After writing a column for the "L.A. Times" for more than 20 years, Al Martinez was let go by the struggling newspaper more than a week ago. Lots of talented reporters and editors have said goodbye to "Times" readers over the past year, but the departure of Al Martinez is different. Just a few days after he left... he might be coming back. KPCC's Kitty Felde talked with the veteran newspaperman.
Kitty Felde: Al Martinez takes me into the room where he writes. There are acres of books, a collection of martini glasses, a fish tank, and half a dozen antique oak file cabinets covered with odd treasures and photographs.
Al Martinez: There's Cinelli on a motorcycle. She loves the kinds of things that are different. I mean she won't go to the same restaurant twice unless she's really hung up on it, and she won't go here or there twice and once she actually told me she didn't want to keep going to Paris because she'd been to Paris.
Felde: "L.A. Times" readers know Cinelli, his beloved wife of more than half a century. They met at San Francisco State where Al was the managing editor and she was a reporter for the school paper "The Golden Gater." After serving in the Korean War, Al Martinez got a job writing for a small newspaper in the east San Francisco Bay city of Richmond. Martinez says he blew his first story, but the editor kept him on because he could write.
He moved to the "Oakland Tribune" in 1955, first as a reporter, then as a columnist. But he locked horns with the paper's conservative publisher, William F. Knowland.
Martinez: Every time I would take on the left, the column would run. I'd take on the right, and he'd kill the column. I said you can't do this.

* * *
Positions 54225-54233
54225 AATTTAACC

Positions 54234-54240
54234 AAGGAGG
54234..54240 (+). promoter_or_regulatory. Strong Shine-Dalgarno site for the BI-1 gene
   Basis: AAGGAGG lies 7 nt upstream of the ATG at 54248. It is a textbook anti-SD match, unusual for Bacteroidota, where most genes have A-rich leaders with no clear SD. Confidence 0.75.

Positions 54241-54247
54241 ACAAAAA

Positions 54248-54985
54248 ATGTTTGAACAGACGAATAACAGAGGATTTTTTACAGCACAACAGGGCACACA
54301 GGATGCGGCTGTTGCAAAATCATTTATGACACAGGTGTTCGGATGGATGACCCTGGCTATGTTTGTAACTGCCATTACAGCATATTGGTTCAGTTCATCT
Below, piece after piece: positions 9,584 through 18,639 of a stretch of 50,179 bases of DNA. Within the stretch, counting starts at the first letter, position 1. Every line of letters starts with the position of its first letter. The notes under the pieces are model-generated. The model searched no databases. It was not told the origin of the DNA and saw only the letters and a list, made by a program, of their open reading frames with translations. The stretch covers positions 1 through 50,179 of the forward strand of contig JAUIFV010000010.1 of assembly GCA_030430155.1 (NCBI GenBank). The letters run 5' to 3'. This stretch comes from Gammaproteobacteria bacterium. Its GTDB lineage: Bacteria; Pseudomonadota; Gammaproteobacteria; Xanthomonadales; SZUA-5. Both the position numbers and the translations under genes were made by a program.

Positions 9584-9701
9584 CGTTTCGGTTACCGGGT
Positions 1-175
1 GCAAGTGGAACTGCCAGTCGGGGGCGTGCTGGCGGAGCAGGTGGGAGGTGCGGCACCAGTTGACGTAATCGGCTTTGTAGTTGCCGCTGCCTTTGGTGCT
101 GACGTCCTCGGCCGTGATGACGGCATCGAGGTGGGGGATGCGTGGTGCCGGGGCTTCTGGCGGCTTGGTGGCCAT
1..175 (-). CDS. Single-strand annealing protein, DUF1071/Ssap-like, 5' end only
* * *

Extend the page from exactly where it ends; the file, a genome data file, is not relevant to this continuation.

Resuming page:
Felde: About that time, the "L.A. Times" came calling. Martinez moved south and began reporting for the "Times" in 1972. His column began 12 years later.
Martinez: Those were glory days. We aspired to greatness and were reaching for it. It was a lot of competition among writers, among reporters. That's when all the Pulitzers were won. We were all busting our butt to be the best. It was just a wonderful era. We did aspire to greatness, now we aspire to survival. (laughs)
Felde: There were other benefits to working in L.A. Hollywood is always hungry for writers who can tell a good story. Al could, so he punched out a few scripts for several TV shows and movies of the week. But Martinez quickly had his fill of Hollywood types, saying the worst newspaper editors were better than the best of the network people. So he kept writing his columns until he got a call from the "Times" last month.
Martinez: I'm 77 years old and I figured that at some point or other that I would leave newspapering. But I always thought it would be when I decided that my prose was faltering or my head was too muddled to think clearly.
Felde: Martinez knew the paper was shrinking. But he was still surprised when an editor called and told him he had no choice but to take the buyout.
Martinez: The more I thought about it, the angrier I became. So I sent an e-mail to David Hiller the publisher and to James O'Shea the editor, neither of whom I've ever met, by the way, never met personally, and I expressed my outrage and said it just wasn't done that way to a 35-year employee and to a 25-year columnist.
Felde: Apparently his readers agreed. E-mail boxes at the "Times" overflowed with complaints. Editor Jim O'Shea met with Martinez, apologized, and offered a once-a-week column.
Martinez: I feel like I'm in the middle of an episode of "As the World Turns." You know, this is not like me to be in a soap opera kind of situation. Usually life has been fairly cut and dried. I write, they read, they pay. I don't feel it's all that I owe them for the job. I feel they owe me for my talent. And that's probably a lot rarer than a job.
Felde: Al Martinez is still considering the once-a-week column for the "Times." In the meantime, he has other irons in the fire. He just turned down a book deal. Instead, he'll work on a play about war veterans sitting around the Thanksgiving table. And there are a few places in the world he and Cinelli haven't visited yet. Remember, Cinelli doesn't like repeat visits. But Al might make one return trip: back to the pages of the "L.A. Times."